Answers to Key Questions

Why measure quality of life (QoL) in eating disorders?

Eating Disorders treatment has traditionally used change in symptoms and behaviors as outcome measures. These are important, but increasingly Quality of Life is seen as another crucial outcome measure for progressive, patient-centred programs across many health conditions. Quality of Life is the outcome typically most valued by patients and their families - their involvement in treatment is ultimately aimed at a desire for a better life more broadly.

Why not just use Quality of Life scales developed for other conditions (i.e. generic scales)?

Most evidence, including our own, has shown that scales developed specifically for the condition of interest perform better than generic scales. They usually have better face validity (respondents feel that the items make sense and apply to them) and responsiveness (they are able to show greater change with treatment than generic scales). Responsiveness is a critical characteristic if the scale is being used to measure outcome in a clinical trial or to track improvement over time in individual patients.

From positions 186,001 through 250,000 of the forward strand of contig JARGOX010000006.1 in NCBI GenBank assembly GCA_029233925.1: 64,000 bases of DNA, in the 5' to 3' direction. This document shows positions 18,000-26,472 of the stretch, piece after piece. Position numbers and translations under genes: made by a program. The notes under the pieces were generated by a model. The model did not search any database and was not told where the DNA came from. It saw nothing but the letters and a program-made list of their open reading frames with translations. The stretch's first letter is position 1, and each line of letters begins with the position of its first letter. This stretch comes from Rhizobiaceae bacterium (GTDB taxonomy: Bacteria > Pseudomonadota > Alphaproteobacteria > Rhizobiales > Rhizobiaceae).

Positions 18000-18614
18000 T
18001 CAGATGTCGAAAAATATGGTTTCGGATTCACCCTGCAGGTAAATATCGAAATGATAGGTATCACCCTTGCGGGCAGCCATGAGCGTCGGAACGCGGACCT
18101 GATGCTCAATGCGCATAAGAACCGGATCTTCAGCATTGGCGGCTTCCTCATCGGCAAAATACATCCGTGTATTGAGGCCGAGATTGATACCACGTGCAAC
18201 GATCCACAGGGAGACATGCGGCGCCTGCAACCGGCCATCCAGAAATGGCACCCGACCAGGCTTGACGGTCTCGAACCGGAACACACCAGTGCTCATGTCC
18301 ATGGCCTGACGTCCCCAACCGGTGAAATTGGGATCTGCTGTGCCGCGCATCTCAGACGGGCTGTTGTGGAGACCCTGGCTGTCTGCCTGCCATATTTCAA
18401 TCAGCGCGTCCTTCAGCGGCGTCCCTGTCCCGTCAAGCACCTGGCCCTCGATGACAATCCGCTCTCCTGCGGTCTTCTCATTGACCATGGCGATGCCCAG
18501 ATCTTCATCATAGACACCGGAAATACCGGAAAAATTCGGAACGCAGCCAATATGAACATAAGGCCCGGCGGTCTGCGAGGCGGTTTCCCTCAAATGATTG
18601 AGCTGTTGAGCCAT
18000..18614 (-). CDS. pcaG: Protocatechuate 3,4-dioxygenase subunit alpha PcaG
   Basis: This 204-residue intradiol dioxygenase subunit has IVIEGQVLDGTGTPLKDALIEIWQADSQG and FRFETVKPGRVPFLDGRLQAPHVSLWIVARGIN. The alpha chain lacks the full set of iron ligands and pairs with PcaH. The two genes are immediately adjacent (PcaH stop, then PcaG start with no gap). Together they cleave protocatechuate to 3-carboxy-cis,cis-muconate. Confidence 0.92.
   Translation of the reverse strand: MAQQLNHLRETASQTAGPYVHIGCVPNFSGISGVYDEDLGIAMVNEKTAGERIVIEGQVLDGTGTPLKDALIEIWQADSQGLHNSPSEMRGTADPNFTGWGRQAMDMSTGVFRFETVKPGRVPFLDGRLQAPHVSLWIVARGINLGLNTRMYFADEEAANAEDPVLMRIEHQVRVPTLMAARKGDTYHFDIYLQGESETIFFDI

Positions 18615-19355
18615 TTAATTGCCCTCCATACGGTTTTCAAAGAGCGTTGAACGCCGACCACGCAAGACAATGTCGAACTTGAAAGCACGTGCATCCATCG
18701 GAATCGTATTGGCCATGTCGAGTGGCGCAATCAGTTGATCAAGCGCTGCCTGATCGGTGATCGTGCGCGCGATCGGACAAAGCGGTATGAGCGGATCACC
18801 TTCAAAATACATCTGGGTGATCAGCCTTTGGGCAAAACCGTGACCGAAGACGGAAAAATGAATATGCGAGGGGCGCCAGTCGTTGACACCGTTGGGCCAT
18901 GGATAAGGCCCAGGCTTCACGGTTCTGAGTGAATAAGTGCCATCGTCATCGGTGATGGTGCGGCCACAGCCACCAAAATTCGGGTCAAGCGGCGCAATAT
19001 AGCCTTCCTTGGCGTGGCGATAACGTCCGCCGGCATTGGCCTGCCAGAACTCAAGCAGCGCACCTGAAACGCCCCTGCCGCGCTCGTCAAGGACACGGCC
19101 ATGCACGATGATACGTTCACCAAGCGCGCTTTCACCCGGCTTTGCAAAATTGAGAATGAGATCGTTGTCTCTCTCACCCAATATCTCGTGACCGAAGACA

What about ego-syntonic responding?

EDQLS items were consciously selected to minimize ego-syntonic responding, which is a feature of the illness at some time points for some patients. However, it is impossible to completely eliminate all response distortion in any measurement (including clinical assessment) that relies on self-report. Clinical impression is an important adjunct to Quality of Life measurement. A Manual with tips on how to administer the scale to minimize the impact of ego-syntonic responding is now available and versions of the EDQLS for parents and healthcare providers are available which can be used to corroborate scores.

What is the evidence for its reliability, validity and responsiveness?

In a multi-site Canadian sample the internal consistency reliability of the EDQLS was found to be .96, and construct validity was strongly supported across several comparator instruments. In 3 and 6 month follow-up, the EDQLS has been shown to have very good responsiveness across multiple indicators and in comparison with well-validated generic instruments. The main peer-reviewed publication that describes the development and validation of the instrument can be found at http://www.hqlo.com/content/5/1/23. The publication relating to its responsiveness can be found at http://www.hqlo.com/content/8/1/83

Are there costs associated with using the EDQLS?

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Eating Disorders Quality of Life Scale